Repeat the previous step each evening. This will further reinforce his boundaries. Before you know it, he will become protective over any stranger that wanders within this space.
Step
5
Never use punishment
Do not use punishment techniques to train your Pitbull puppy to protect. Such methods may make Oscar overly aggressive and incredibly difficult to control, especially as Pitbulls grow up to be both big and strong. Instead, stick to positive reinforcement techniques.
Recommend training method?

The Verbal Cue Method

Effective
0 Votes
Step
1
Watch closely
Spend a couple of days watching your Pitbull puppy. You’re looking for situations which trigger a bark. This could be when he's excited for an imminent walk or when you’re preparing his food.
Step
2
‘Bark’
Once you’ve identified a situation that makes him bark, put him in it. Just before, or as he starts to bark, issue a ‘Bark’ command in a clear voice, just once. Don’t keep repeating the instruction, as you want him to respond to your command the first time, every time.
Step
3
Reward
As soon as he does indeed bark, swiftly go over and shower him in praise. You can also chuck him a treat or play with a toy for a minute. Now simply practice this for ten minutes each day in a variety of situations.
Step
4
Stranger approach
Once he barks whenever you instruct him to, even with distractions around, it’s time to put your work to the test. Have a stranger slowly approach the house. Have them knock on a window or door. Then point and give Oscar the ‘Bark’ command.
Step
5
Reward and practice
Once Oscar barks, have the friend yell and run away. It’s important your Pitbull puppy knows to keep barking until the intruder vacates the vicinity. Now you simply need to practice a few times a week. Try and use different people each time and before you know it, Oscar will automatically bark whenever a stranger approaches.
Recommend training method?

The Follow Me Method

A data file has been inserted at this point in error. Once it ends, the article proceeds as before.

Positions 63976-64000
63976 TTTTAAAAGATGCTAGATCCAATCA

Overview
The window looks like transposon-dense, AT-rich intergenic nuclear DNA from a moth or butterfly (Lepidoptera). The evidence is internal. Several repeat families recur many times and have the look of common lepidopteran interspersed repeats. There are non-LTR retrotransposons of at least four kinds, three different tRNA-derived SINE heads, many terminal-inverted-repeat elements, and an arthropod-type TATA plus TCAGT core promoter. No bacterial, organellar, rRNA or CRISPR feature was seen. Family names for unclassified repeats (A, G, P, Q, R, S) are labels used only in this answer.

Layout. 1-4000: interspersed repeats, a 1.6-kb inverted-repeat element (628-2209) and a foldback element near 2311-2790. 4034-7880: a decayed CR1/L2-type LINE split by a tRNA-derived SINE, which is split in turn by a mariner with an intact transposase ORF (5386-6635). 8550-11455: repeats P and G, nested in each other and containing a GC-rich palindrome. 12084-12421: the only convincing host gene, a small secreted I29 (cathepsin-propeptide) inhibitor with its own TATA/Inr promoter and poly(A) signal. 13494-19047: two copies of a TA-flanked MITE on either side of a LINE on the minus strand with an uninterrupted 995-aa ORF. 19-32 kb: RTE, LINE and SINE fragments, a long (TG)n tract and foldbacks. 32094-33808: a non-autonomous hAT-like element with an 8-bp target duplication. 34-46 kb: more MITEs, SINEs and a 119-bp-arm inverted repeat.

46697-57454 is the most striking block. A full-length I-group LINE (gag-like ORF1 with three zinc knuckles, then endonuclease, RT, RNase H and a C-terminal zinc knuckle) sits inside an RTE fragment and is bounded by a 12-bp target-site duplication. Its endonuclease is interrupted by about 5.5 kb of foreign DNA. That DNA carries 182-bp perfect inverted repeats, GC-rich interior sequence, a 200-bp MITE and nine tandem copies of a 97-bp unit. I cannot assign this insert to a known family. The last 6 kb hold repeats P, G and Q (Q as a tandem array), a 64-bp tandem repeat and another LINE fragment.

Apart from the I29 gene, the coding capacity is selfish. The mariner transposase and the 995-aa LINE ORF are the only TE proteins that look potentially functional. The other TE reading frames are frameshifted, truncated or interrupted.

Effective
0 Votes
Step
1
Capture interest
Secure Oscar to a leash and then have someone slowly approach in your yard or on a walk. Stand level with your Pitbull puppy and then point at the person, whisper, and do all that you can to get him worked up. This method relies on the theory that dogs mirror their owners behaviour. So be patient, it may take him a little while, but eventually he will get worked up when he sees that you are.
Step
2
'Bark' command
Keep pointing and getting animated until Oscar barks at the person. If he's struggling, start shouting at the person yourself, to show your Pitbull puppy how it’s done.
Step
3
Reward
Once he does bark, you need to give him a reward within three seconds. Any longer and he may not associate the action with the reward. If you use a clicker when you train, click before you hand over the treat or toy.
Step
4
Mix it up
Now you simply need to practice regularly. Have a stranger approach several times a week in a range of different situations. The more frequently you train, the sooner it will become habit.
Step
5
Lose the rewards
Once your Pitbull puppy barks whenever a stranger approaches even with distractions around, you can slowly start to phase out the reward. By this point, Oscar knows what to do and doesn’t need a tasty incentive to behave as you’d like.
Recommend training method?

Success Stories and Training Questions

Training Questions and Answers

Question
Kyle
Brown pitbull
2 Years
0 found helpful
Question
0 found helpful
Kyle
Brown pitbull
2 Years

Is it possible to train a 2 year old pitbull

Caitlin Crittenden
Caitlin Crittenden
Dog Trainer
611 Dog owners recommended

Hello Joshua, It is not too late to use the "Verbal Cue" or "Follow Me" methods. I suggest only doing this if your dog was socialized around people whole young though so that he has an understanding of what is normal human behavior and does not simply become overly worried about everyone,. You want him to learn to confidently alert you to people. Best of luck training, Caitlin Crittenden